Anonymous on September 9, 2011

Is it normal to bleed after sex...the first time?

I bled excessively after having sexual intercourse for the first this normal?

answered by Annette Fuglsang Owens, MD, PhD on September 9, 2011

Thank you for sharing your question with us.

First, it’s completely normal to bleed after your first sexual experience. Most women’s vaginas are covered by a membrane called the hymen. When you first have sex (or through rigorous athletic or other physical activities), the hymen breaks, which can cause bleeding for a day or two.

If you continue to bleed after a couple days, it may be due to continued vaginal intercourse, which could cause irritation. If you stop having intercourse for a few days, the bleeding should go away...if not, be sure to see your doctor for a full examination.

Now that you’re sexually active, one word of caution: every time you start a new sexual relationship, it’s a good idea for both people in the relationship to get tested for common sexually transmitted diseases (STD)...just so you know each other’s status, and whether either of you needs treatment, or if other precautions are necessary to keep you both safe and healthy.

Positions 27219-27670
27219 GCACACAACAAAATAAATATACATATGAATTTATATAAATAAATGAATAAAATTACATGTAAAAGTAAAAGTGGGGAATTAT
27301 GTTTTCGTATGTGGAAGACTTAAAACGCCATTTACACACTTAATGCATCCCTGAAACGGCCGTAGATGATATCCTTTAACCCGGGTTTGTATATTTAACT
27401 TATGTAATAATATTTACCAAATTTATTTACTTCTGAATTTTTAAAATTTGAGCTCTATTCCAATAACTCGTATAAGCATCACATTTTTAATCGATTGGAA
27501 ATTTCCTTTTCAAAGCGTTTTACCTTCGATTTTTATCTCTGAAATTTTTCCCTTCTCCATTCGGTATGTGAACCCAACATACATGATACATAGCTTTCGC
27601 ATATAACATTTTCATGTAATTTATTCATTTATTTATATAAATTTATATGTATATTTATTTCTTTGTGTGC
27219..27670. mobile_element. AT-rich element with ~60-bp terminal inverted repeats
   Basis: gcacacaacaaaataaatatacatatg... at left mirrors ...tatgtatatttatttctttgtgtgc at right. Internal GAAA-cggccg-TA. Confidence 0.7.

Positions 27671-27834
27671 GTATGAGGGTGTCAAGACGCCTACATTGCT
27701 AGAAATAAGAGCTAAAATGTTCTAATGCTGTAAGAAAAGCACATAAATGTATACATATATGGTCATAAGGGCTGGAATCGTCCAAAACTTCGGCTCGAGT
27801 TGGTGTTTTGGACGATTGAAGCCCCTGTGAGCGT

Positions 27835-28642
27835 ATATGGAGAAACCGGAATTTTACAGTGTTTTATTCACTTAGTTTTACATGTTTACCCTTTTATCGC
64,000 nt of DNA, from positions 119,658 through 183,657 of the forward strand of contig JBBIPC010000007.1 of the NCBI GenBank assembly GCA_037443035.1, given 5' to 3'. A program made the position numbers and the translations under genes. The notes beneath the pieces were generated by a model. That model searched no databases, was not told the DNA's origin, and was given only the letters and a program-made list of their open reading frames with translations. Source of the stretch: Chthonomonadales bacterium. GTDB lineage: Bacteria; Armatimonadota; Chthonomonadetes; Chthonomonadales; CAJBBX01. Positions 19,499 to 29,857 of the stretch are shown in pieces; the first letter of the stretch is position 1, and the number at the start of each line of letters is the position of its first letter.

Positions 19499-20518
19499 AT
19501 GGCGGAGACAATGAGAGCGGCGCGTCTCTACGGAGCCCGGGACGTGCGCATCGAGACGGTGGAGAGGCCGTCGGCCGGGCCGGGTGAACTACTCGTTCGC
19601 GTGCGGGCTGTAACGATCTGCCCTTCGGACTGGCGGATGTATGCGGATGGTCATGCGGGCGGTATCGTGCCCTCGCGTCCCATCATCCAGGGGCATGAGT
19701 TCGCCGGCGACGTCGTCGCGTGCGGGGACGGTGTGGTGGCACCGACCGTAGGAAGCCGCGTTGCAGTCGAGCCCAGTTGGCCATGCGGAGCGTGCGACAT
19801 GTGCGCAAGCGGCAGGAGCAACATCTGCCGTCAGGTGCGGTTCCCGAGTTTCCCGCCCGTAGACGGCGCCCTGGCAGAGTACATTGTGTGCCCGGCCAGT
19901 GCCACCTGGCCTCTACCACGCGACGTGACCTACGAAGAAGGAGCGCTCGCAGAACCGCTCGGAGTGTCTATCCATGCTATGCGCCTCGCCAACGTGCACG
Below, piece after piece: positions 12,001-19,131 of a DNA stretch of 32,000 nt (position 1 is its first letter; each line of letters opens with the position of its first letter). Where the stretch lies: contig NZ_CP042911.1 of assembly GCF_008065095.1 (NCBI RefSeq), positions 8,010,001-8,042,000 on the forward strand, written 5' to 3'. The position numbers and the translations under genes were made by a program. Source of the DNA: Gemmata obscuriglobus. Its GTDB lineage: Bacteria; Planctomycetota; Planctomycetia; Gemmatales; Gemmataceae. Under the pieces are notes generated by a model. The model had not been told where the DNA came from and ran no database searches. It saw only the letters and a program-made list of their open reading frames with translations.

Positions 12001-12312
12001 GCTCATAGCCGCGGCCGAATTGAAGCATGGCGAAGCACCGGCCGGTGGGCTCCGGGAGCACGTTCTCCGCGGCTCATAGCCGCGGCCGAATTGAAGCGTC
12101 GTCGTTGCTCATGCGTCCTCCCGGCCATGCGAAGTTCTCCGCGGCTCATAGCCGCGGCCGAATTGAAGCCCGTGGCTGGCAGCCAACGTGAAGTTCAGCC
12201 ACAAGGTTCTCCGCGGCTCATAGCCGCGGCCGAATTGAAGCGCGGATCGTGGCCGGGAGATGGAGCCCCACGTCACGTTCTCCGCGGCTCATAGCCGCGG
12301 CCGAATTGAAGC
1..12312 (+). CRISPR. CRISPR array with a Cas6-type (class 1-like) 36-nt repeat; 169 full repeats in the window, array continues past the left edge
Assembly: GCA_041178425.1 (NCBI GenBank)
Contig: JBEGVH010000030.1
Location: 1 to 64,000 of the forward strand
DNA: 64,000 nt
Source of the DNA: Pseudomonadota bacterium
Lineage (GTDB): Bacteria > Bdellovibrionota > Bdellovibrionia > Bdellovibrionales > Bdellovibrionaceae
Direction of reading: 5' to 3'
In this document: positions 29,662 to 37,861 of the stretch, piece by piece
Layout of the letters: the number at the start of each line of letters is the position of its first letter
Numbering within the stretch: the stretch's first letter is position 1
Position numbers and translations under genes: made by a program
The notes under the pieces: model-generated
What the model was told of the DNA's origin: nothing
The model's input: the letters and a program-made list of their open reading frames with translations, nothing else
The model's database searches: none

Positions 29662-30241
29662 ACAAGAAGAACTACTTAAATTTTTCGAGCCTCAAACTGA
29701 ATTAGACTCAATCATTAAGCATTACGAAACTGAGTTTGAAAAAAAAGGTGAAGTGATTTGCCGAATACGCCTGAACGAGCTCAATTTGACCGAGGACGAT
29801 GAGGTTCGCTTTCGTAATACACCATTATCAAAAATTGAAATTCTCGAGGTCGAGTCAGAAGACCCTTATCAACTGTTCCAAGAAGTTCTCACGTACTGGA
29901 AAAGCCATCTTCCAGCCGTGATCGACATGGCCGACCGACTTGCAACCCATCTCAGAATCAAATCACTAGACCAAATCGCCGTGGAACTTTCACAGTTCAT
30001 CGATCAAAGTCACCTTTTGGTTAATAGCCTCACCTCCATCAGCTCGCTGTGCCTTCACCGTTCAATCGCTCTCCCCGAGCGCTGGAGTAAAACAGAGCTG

And unless you’re in a mutually monogamous relationship with someone whose STD status you know, it’s a good rule of thumb to use latex condoms and dental dams during all sexual activity. In fact, according to a study published by the Annals of Internal Medicine, condoms are one of the most effective ways to prevent STDs. The World Health Organization (WHO) has even incorporated condoms as an essential component in its public health strategies to prevent STDs.

For more information about how to practice safer sex, you might want to see our Prevention + Safer Sex Overview.

Thanks again for your question, and I wish you good luck and good sexual health.

Related info:

Annette Fuglsang Owens, MD, PhD

Dr. Owens is an AASECT-certified sexuality counselor. Her areas of expertise include the medical aspects of human sexuality and sexual problems, as well as the impact of STDs ⎼ and other diseases, illnesses and disabilities ⎼ on sexuality. Dr. Owens was educated at the University of Copenhagen in Denmark.

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